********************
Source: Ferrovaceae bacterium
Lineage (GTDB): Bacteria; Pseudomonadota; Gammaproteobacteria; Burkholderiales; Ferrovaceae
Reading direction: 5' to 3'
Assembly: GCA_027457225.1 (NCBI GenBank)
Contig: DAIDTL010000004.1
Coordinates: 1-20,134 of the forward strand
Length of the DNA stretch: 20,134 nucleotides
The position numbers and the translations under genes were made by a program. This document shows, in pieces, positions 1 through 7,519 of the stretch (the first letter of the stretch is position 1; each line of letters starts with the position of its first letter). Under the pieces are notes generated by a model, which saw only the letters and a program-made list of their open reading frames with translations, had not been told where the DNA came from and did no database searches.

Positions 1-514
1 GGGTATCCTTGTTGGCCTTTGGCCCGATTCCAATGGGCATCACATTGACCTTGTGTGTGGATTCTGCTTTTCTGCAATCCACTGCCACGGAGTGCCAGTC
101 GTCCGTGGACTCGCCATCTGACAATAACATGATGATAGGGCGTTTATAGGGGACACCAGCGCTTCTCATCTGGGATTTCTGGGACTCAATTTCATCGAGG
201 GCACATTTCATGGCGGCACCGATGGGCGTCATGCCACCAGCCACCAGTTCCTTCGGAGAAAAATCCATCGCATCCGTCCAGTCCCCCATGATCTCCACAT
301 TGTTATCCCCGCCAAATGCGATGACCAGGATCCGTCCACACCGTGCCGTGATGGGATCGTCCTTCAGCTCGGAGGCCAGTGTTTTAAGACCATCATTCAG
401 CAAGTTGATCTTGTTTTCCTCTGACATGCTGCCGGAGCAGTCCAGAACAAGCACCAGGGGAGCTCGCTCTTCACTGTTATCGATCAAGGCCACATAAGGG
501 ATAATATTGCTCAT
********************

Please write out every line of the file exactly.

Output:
Source: Ferrovaceae bacterium
Lineage (GTDB): Bacteria; Pseudomonadota; Gammaproteobacteria; Burkholderiales; Ferrovaceae
Reading direction: 5' to 3'
Assembly: GCA_027457225.1 (NCBI GenBank)
Contig: DAIDTL010000004.1
Coordinates: 1-20,134 of the forward strand
Length of the DNA stretch: 20,134 nucleotides
The position numbers and the translations under genes were made by a program. This document shows, in pieces, positions 1 through 7,519 of the stretch (the first letter of the stretch is position 1; each line of letters starts with the position of its first letter). Under the pieces are notes generated by a model, which saw only the letters and a program-made list of their open reading frames with translations, had not been told where the DNA came from and did no database searches.

Positions 1-514
1 GGGTATCCTTGTTGGCCTTTGGCCCGATTCCAATGGGCATCACATTGACCTTGTGTGTGGATTCTGCTTTTCTGCAATCCACTGCCACGGAGTGCCAGTC
101 GTCCGTGGACTCGCCATCTGACAATAACATGATGATAGGGCGTTTATAGGGGACACCAGCGCTTCTCATCTGGGATTTCTGGGACTCAATTTCATCGAGG
201 GCACATTTCATGGCGGCACCGATGGGCGTCATGCCACCAGCCACCAGTTCCTTCGGAGAAAAATCCATCGCATCCGTCCAGTCCCCCATGATCTCCACAT
301 TGTTATCCCCGCCAAATGCGATGACCAGGATCCGTCCACACCGTGCCGTGATGGGATCGTCCTTCAGCTCGGAGGCCAGTGTTTTAAGACCATCATTCAG
401 CAAGTTGATCTTGTTTTCCTCTGACATGCTGCCGGAGCAGTCCAGAACAAGCACCAGGGGAGCTCGCTCTTCACTGTTATCGATCAAGGCCACATAAGGG
501 ATAATATTGCTCAT